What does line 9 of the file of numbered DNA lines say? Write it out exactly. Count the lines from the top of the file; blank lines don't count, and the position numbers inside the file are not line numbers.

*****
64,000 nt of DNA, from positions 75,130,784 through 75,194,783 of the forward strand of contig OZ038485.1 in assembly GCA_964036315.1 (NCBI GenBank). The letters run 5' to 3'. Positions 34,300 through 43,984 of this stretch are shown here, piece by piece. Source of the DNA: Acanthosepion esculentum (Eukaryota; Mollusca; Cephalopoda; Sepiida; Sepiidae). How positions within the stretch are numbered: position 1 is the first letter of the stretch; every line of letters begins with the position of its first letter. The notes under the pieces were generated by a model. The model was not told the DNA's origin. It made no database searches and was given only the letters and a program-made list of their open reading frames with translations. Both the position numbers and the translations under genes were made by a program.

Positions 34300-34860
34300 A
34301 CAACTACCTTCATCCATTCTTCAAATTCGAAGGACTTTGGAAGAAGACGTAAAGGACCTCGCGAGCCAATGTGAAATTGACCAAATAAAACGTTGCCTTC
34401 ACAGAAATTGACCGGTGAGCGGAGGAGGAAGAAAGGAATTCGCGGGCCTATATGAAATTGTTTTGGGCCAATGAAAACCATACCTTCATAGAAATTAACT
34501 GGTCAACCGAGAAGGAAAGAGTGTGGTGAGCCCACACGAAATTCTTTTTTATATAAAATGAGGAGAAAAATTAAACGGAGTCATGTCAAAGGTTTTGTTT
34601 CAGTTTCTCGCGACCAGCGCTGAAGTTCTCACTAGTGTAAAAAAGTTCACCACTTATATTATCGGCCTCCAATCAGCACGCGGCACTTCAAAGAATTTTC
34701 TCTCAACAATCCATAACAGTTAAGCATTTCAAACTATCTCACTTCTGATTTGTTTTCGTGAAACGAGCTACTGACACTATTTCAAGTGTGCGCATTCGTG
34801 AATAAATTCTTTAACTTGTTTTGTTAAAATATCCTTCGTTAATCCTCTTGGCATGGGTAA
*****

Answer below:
34801 AATAAATTCTTTAACTTGTTTTGTTAAAATATCCTTCGTTAATCCTCTTGGCATGGGTAA